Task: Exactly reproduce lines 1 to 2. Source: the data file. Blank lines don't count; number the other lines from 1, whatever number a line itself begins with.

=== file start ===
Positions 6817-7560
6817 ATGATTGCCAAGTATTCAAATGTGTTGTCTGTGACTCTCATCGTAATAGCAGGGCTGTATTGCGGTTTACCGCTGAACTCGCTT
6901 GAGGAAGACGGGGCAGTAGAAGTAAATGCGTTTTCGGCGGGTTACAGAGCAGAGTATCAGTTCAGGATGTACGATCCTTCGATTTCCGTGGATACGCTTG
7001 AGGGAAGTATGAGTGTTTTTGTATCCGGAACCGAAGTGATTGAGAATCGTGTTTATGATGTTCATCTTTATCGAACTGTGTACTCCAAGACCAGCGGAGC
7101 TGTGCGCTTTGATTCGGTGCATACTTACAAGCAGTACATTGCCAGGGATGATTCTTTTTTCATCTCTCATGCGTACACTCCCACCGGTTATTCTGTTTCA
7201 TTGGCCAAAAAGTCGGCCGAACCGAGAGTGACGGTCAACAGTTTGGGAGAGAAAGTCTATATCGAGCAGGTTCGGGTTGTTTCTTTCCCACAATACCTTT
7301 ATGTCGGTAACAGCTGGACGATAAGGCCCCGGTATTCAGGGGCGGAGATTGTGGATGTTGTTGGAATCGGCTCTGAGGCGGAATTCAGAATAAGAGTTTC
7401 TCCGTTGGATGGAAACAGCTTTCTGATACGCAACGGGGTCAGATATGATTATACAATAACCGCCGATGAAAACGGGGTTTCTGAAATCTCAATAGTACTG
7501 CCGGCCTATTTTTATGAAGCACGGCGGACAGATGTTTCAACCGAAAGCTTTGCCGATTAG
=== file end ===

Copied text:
Positions 6817-7560
6817 ATGATTGCCAAGTATTCAAATGTGTTGTCTGTGACTCTCATCGTAATAGCAGGGCTGTATTGCGGTTTACCGCTGAACTCGCTT